He answered himself: “The one from Jesus to ‘Do unto others’ is what we choose.”

That's good stuff — the kind of excellent detail found in the best journalism.

But here's what kept me from loving this story: There was no strong voice on the other side.

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Trump-loving evangelicals at it again, showing affection for 'self-styled top U.S. pimp' — but really?

Trump-loving evangelicals at it again, showing affection for 'self-styled top U.S. pimp' — but really?

Is it clickbait?

Or is it quality journalism?

I'm talking about Reuters' viral story — surely it came across your social media feed — with the tantalizing headline "In age of Trump, evangelicals back self-styled top U.S. pimp."

Wait, all evangelicals support the pimp!? Well, maybe not all of them. But the international wire service reports as fact that "many conservative Christian voters" do:

PAHRUMP, Nev. (Reuters) — He styles himself as America’s best-known pimp, a strip-club owner who runs multiple brothels and looks set to win a seat as a Republican in the Nevada legislature with the blessing of many conservative Christian voters.

Meet Dennis Hof, whose political rise reflects fundamental changes in electoral norms that have roiled the Republican Party and upended American politics during the era of President Donald Trump.

“This really is the Trump movement,” Hof, 71, told Reuters in an interview at Moonlite BunnyRanch, his brothel near Carson City in northern Nevada that was featured on the HBO reality television series “Cathouse.”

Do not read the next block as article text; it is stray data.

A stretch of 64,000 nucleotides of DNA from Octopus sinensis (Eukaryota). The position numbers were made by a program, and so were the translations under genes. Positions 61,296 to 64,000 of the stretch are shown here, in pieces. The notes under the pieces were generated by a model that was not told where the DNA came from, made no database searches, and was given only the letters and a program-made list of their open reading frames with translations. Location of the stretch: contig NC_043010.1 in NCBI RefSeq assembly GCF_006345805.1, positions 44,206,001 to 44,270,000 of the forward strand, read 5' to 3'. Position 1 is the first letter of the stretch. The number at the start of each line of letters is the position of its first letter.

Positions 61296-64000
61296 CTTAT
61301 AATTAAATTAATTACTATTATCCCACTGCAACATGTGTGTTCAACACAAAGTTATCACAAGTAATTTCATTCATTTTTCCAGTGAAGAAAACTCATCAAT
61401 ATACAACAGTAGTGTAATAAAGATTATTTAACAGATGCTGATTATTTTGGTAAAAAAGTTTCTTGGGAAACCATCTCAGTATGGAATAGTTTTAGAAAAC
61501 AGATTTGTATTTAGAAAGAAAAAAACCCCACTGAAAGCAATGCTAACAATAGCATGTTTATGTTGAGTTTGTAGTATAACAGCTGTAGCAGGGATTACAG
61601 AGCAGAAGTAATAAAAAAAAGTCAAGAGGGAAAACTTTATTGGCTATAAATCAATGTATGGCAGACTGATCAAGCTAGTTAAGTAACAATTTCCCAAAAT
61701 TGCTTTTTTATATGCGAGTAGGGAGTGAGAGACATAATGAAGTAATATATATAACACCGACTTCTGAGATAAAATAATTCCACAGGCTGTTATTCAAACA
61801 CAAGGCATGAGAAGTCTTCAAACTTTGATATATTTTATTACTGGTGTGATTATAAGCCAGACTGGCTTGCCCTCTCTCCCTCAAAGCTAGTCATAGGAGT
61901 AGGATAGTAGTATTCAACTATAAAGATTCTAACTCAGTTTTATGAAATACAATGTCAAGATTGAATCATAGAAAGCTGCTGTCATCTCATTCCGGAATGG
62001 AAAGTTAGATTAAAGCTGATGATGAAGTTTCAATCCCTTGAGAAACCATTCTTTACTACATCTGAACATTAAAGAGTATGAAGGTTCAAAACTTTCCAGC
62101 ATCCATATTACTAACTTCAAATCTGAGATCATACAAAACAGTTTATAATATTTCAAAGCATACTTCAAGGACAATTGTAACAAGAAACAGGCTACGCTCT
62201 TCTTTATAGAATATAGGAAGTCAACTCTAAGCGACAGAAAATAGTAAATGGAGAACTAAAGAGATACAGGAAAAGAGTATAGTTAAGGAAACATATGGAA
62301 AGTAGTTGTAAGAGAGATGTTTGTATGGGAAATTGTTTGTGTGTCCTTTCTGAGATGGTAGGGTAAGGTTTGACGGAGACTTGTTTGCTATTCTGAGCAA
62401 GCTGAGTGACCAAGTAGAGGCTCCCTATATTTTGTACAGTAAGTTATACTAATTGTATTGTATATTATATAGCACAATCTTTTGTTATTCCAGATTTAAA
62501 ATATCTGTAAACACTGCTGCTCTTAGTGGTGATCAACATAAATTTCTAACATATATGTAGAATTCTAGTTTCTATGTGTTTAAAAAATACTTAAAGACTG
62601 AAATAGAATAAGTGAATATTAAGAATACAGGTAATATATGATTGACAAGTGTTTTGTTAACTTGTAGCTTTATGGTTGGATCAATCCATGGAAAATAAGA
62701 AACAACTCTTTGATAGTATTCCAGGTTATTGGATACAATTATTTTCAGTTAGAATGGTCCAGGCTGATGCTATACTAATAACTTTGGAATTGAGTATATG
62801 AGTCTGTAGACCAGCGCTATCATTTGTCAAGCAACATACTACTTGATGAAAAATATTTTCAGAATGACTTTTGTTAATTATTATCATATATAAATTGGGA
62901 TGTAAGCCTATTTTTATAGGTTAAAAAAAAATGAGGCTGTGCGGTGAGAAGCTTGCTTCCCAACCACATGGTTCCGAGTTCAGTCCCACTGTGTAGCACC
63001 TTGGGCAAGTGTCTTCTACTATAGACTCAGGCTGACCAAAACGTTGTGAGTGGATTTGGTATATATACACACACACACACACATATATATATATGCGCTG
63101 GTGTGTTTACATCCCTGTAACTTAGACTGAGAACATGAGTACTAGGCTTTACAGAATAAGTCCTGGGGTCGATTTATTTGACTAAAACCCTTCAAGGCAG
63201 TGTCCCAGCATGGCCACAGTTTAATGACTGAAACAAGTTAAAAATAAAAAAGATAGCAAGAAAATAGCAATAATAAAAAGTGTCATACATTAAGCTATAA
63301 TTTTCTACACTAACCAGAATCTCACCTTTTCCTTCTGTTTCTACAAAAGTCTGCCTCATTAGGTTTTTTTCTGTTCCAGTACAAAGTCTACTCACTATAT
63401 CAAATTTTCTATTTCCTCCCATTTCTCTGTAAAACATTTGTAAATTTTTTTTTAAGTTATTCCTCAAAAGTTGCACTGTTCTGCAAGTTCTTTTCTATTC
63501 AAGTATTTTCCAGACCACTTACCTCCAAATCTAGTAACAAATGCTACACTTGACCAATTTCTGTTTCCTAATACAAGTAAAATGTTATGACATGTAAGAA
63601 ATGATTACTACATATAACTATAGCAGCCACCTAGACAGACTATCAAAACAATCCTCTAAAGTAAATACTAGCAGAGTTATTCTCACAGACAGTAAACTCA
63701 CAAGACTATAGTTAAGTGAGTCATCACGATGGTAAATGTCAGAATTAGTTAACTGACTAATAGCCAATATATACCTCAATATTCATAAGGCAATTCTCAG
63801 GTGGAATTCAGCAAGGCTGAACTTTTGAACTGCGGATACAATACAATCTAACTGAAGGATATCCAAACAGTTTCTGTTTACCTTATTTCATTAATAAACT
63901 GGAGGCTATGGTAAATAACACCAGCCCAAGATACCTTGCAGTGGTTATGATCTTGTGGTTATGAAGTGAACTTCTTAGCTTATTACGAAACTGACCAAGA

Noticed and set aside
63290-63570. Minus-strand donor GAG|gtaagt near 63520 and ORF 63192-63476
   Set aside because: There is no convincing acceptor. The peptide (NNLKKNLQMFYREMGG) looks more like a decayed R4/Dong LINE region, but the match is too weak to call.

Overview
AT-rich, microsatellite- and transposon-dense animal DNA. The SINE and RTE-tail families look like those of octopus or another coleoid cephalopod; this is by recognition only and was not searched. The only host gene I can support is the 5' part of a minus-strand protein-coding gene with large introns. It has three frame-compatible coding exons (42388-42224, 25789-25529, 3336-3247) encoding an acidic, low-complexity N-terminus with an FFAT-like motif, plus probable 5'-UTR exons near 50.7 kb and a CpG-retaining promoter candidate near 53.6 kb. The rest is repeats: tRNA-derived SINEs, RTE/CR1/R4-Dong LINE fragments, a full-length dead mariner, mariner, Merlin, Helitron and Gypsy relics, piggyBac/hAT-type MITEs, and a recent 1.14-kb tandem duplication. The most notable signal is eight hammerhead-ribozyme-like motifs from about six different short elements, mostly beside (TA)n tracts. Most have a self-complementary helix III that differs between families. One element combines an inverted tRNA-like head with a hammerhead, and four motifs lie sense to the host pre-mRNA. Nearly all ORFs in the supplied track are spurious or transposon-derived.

“People will set aside for a moment their moral beliefs, their religious beliefs, to get somebody that is honest in office,” he said. “Trump is the trailblazer, he is the Christopher Columbus of honest politics.”

What evidence — besides the quotes from Hof himself — does Reuters offer that "many conservative Christian voters" back the pimp?

The news organization quotes one pastor who voted for Hof:

When news broke that Hof had won the nominating contest for a state Assembly seat on June 12, evangelical pastor Victor Fuentes said he closed his eyes and prayed.

He did not ask God to deliver Nevada and the Republican Party from Hof, the thrice-divorced author of “The Art of the Pimp” who campaigned as the “Trump of Pahrump.” Although Christian groups have long rallied against the state’s legal brothel industry, Fuentes was willing to overlook Hof’s history as a champion of the flesh trade and gave thanks for his victory.

“People want to know how an evangelical can support a self-proclaimed pimp,” Fuentes said in an interview at his home in Pahrump, an unincorporated town of 36,000 people that is the largest community in the sprawling, rural district where Hof is favored to win in November’s general election.

He said the reason was simple. “We have politicians, they might speak good words, not sleep with prostitutes, be a good neighbor. But by their decisions, they have evil in their heart. Dennis Hof is not like that.”

The pastor said he felt Hof would protect religious rights, among other things.

Besides Fuentes, Reuters names two other evangelicals — a married couple — identified as willing to overlook Hof's profession.